Al-Beiout Asrar, houses have their own secrets, goes the Egyptian proverb, and this one has a lot to tell us.
Beit Al-Keritleya, or House of the Cretan Woman, is known today as the Gayer Anderson House and Museum. Next to the famous Ibn Tulun Mosque in Islamic Cairo, the house — or rather two houses joined — first belonged to Mohamed Haj Halim who built it in around 1631 CE. It is said that Halim was a coffee merchant, hence the connection with Crete from which some of his merchandise came. Amina bint Salem was the name of the woman who later owned the property.
In the 1940s, Gayer Anderson, a British army officer and great collector of antique objects, lived in Beit Al-Keritleya and published a book about it in English. The book documents the history of the house through 14 different local legends, and contains images of its decoration, including the objects that Anderson gathered himself and that are currently part of the decoration.
According to a new edition of the book, which contains a forward by Anderson’s grandson John, entitled The Cretan Woman’s House, Anderson was the last private resident of the house and managed to maintain it in its original condition, adding his own private collection to it and bequeathing it as a museum for future generations to learn from and enjoy.
But the true importance of Gayer Anderson lay in the fact that he was among the very few people who understood that it’s never about a house itself, but is always about the people who lived in it. He brought pen and paper and listened to those who had witnessed the house’s development, writing down its oral history as recalled by its last Egyptian private owner, Soliman Al-Keretly, in 1935.
The house’s historic significance is not only due to its architectural design and the fact that it is among the very few monuments that have stood the test of time, unlike many neighbouring houses that collapsed or have been demolished. The importance of the house remains in the legends affiliated to it, and these reflect a local collective memory, stitched into history and creating a rich mélange of popular stories and historic events.
Anderson, who first came to Cairo as a doctor in the service of the British army in 1906, first saw the Mamluke-style house on a tour of the Ibn Tulun Mosque. “A beautiful woman waved to me from one of the arabesque windows and invited me to take a look at the ancient house,” his memoir reads. Little did he know then that he would be the last tenant of the house before it became a museum some 29 years later.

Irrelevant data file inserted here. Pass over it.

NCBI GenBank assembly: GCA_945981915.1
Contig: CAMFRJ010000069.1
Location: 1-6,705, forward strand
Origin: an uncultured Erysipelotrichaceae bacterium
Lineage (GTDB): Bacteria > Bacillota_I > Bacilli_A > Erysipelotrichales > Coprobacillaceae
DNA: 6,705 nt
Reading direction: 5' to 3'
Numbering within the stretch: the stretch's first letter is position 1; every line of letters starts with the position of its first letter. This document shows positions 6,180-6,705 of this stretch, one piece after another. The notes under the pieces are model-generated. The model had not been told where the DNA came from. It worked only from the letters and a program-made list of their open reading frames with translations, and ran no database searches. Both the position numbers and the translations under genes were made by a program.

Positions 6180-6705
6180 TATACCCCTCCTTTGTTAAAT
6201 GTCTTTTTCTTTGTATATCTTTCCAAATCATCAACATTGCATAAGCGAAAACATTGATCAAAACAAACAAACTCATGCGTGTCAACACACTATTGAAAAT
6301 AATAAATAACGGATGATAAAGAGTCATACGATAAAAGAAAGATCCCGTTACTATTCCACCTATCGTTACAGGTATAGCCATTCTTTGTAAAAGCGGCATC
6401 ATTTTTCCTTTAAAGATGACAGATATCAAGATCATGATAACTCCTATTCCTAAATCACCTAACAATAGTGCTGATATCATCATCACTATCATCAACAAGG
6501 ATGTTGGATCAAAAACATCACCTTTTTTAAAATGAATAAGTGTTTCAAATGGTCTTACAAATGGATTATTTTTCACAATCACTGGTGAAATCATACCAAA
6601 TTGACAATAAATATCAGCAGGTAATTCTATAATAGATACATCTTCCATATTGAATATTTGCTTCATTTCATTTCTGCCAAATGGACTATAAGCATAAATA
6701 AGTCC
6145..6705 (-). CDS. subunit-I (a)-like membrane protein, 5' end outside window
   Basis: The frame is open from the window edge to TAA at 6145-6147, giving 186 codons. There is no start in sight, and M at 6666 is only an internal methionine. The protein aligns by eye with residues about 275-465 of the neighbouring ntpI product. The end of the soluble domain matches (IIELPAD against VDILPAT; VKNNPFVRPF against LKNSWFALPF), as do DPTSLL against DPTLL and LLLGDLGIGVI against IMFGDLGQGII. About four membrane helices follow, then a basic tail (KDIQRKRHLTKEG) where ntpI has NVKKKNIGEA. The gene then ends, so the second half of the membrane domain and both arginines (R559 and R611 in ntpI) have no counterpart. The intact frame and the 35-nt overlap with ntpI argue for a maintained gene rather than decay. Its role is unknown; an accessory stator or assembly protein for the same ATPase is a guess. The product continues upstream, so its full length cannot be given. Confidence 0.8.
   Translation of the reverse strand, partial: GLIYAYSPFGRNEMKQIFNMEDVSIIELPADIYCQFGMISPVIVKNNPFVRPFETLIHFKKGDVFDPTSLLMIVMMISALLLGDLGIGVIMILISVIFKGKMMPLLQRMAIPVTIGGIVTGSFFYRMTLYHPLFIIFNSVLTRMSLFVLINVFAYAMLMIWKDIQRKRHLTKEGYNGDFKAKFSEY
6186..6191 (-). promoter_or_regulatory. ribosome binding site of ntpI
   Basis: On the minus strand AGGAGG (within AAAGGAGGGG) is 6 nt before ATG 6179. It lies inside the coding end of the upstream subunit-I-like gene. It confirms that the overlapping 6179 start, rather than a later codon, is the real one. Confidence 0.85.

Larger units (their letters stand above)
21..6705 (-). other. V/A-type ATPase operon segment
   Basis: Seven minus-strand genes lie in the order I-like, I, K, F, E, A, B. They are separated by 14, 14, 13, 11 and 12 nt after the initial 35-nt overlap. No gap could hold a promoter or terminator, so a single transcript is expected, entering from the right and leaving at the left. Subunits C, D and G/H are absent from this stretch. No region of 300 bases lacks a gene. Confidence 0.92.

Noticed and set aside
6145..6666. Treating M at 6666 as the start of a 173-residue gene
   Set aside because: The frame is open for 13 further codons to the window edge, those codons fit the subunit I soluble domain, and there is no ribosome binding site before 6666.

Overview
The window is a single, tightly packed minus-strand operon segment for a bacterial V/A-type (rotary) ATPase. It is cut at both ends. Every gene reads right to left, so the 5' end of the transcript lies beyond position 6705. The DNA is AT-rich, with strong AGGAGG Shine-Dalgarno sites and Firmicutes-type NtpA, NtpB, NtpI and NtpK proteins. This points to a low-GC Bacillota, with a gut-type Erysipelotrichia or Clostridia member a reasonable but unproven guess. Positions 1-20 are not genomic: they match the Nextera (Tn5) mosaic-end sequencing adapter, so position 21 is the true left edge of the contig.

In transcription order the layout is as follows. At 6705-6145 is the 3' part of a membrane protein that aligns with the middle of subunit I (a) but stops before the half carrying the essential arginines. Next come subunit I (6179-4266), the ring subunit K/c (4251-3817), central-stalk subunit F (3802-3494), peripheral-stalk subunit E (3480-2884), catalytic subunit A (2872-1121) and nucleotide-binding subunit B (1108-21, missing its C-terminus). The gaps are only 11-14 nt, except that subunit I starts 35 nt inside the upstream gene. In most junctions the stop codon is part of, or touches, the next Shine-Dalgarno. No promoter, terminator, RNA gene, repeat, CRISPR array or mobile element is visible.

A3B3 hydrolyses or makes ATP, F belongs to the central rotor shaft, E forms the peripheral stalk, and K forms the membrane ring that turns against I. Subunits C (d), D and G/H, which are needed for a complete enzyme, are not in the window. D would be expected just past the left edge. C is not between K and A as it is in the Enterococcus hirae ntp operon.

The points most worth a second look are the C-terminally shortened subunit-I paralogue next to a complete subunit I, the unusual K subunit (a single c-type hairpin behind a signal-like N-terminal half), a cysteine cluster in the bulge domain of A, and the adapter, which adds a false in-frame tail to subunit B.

In 1935, Anderson revisited the house, then owned by the government, and managed to convince the authorities to let him stay in it until he died. When he died, he said, he would bequeath his rare collection of objects to the state. During his stay, he befriended Soliman Al-Keretly, the last owner of the house, who took care of the Tomb of Sheikh Haroun, a descendant of Al-Hussein, the grandson of the Prophet Mohamed, who is buried at the far end of the courtyard.
The house is divided into two halves, the haramlik, or family residence, mainly used by women, and the salamlik, used as a reception area and to receive guests. The house’s arabesque windows open onto a courtyard containing the famous “bat well” that is a main source of legends about the house. Anderson made each room a place of Middle Eastern traditions, whether Turkish or Mamluke, as he was a collector and used the house to exhibit the pieces he treasured.
Among the numerous rooms in the house is what is known as the secret chamber near to where the legendary well is tucked away. The well, according to legends, dates back to the time of the Prophet Noah and his Ark. One story explains that Noah’s Ark rested on the highest hill in Egypt, Mount Yashkour, where the Ibn Tulun Mosque now stands.
It says that the well is what is left from the time of the Great Flood, hence its magical powers. Local stories also say that this hill was where Moses saw the famous burning bush, mentioned in scripture. It is also where the Prophet Ibrahim was ordered by God to slaughter his son Ismail, who God then saved, replacing him by a ram, from whence comes the name, the Tarikh Al-Kabsh, or “road of the ram.”
Set in an area replete with such vivid local legends, the house has its own share of stories attached to it, perhaps owing to the fact that there is said to be an underground passageway connecting it to the mosque. According to some, this is where ancient treasure is buried. A good jinn (genie) and his seven daughters live at the bottom of the well guarding the treasure, as does the great grandparent of one of the early owners of the house who hoarded money and never spent it. Eventually, the story says, his wife threw out his savings, mistaking them for the rubbish in which he had hid them.
Today, the house has long outlived its tenants, though it still has its own fair share of tales and legends. Urban legend explains that the water from the famous well of the house is holy and is a remedy for numerous illnesses. Many people have tried to go into the well to look for the treasure, but they never come back alive. According to legend, a generous jinni sometimes leaves a gold coin in the bottom of the bucket of the well, but only for those who deserve it.
Another story says that there was once a young man who lived in a house opposite who refused to marry except if he genuinely fell in love. In the opposite house there was a beautiful girl who had the same idea. One day she went down to bring water from the well, which she seldom did because she was afraid, given the stories of the jinn. The water welled up in reaction to her beauty, and, as she cried out for help, she was saved by her young neighbour.
It was love at first sight.
A version of this article was first published in Al-Ahram Weekly.